Talking Music: Beth Hart Discusses Live Shows – Part 2

Blues-rock star Beth Hart brings her UK Tour to Cardiff’s St David’s Hall on Saturday 21 April.

In the second part of an interview with Beth, she discusses working with Joe Bonamassa and gives an indication as to what fans can expect from her live shows.

What would you your advice to young aspiring blues rock and R&B artists be?

Oh God, I think I’m the worst person to ask advice of. I worked so hard at screwing everything up (laughs).

I don’t know, maybe, something like, really work hard at finding yourself that if people are really enjoying what you do that it doesn’t make you that good, it doesn’t make you that special, it just happens to be what people are responding to at the times. Like, what’s that old saying, ‘Don’t believe the hype’ and if people aren’t responding to what you are doing or are being very critical or just rejecting you, also don’t think you area that bad either. It’s really hard to do but I think it’s an important thing for no matter what type of artist you are to trust that the reason why you are given the love of being artistic is just to make you happy – it’s not to make you rich and famous. So don’t judge what you do based on that because that doesn’t matter. How often do things become so popular and, you know, then five years later, ten years later everybody goes that is such a piece of crap, we don’t want to hear it or see it ever again and then other things never really become hits or things like that but then they last forever.

I always think of Sam Cooke’s Change Is Going To Come and that was not a hit song. Then he passed away and then many years went by and then people kind of started playing it a little bit here and there and then it became like this classic, you know. So I always kind of say to people don’t believe the hype, you are never as good as what they say, you are never as bad and remember that you do it just to make you happy and to enjoy it. I don’t know if that makes any sense.

You have played with Jeff Beck and Joe Bonamassa, what do you like to about playing with guitarists like Jeff and Joe?

Well, both of them are very sensitive and nice to me and they are both so talented. It is inspirational to see how humble they both are in what they both do and how hard they work as well. They both put a lot of effort into playing all the time and practicing and working on their craft and I love that. I feel like they don’t take it for granted at all, they really cherish it and that’s a pretty inspirational thing.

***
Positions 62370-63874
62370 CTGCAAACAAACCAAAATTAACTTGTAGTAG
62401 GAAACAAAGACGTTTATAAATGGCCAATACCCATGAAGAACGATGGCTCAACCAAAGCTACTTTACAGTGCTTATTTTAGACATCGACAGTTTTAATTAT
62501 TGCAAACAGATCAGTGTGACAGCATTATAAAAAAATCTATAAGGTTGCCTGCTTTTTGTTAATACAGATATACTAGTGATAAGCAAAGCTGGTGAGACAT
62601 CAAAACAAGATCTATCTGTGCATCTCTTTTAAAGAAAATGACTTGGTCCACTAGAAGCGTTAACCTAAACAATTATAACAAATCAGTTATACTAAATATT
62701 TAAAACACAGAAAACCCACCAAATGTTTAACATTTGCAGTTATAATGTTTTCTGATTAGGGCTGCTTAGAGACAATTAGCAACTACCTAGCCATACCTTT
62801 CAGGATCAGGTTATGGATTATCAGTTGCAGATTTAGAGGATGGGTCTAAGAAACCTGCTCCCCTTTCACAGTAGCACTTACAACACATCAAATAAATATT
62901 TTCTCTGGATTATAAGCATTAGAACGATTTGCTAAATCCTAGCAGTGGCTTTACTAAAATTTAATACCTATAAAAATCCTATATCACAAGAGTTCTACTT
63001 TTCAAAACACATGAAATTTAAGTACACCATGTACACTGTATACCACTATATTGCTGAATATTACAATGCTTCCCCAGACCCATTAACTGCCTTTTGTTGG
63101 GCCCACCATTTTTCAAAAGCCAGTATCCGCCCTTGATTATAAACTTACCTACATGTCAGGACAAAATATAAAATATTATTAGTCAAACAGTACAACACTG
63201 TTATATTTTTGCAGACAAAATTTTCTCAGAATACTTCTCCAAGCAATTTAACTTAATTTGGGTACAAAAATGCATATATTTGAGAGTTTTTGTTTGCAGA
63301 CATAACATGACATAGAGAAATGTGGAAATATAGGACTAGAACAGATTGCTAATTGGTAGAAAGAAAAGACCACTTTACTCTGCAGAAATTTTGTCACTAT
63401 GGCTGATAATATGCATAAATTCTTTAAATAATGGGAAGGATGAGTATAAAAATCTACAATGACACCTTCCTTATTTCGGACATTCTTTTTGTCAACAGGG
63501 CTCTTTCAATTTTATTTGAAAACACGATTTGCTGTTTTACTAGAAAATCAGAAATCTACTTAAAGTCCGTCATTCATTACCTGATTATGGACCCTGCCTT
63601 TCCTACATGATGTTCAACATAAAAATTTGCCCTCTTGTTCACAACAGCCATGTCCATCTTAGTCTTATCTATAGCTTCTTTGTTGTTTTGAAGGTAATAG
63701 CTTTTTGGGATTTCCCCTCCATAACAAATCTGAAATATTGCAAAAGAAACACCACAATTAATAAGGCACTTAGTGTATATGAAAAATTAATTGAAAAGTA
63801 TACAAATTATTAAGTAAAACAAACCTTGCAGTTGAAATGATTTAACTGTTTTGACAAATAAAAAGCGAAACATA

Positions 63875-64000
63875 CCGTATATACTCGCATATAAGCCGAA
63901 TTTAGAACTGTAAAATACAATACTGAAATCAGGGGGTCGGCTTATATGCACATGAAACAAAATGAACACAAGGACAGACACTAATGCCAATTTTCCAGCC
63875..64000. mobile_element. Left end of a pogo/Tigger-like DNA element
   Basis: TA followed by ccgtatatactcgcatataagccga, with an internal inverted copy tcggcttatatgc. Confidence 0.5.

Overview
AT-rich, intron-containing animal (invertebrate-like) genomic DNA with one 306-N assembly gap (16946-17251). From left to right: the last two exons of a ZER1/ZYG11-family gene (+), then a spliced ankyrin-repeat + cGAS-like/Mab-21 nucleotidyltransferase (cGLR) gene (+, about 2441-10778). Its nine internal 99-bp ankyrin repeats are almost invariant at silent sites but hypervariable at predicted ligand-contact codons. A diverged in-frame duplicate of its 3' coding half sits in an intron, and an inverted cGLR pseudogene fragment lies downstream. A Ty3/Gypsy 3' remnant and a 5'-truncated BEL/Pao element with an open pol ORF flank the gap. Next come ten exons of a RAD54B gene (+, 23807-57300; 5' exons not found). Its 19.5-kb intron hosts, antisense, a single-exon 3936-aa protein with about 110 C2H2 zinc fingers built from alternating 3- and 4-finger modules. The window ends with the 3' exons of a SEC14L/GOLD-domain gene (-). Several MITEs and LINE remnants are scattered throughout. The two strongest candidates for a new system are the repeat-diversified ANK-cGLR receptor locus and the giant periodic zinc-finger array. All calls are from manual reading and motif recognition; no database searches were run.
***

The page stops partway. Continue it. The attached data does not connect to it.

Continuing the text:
Any plans on touring or performing with Joe Bonamassa again?

No, we don’t have any plans to do any touring or anything like that right now. We talked about it a little bit the other day. We did an interview together and we talked about it but there are no real solid plans.

Last time you were in the UK, you performed solo-shows. What was that like and are you looking forward to playing the UK again with your entire band?

I enjoy very much playing with my band. Those solo shows right now, are something I started doing the last couple of years very little here and there and then when I did the UK ones that was the most extensive stuff that I played by myself and to be honest with you, at the beginning it was just terrifying but then I ended up liking it more than any other way I played live. I can’t really say why, maybe I just feel like the most like I am being myself when I don’t have any showbiz going on at all, you know, when it’s just me sitting at the instrument, like I did as a little girl, and there is no live show or dancing around or any that kind of stuff.  It’s just me sitting there, I guess, being myself as much as I could ever be when it comes to singing and playing. Maybe, but I know it was funny because it was something that made me feel so uncomfortable.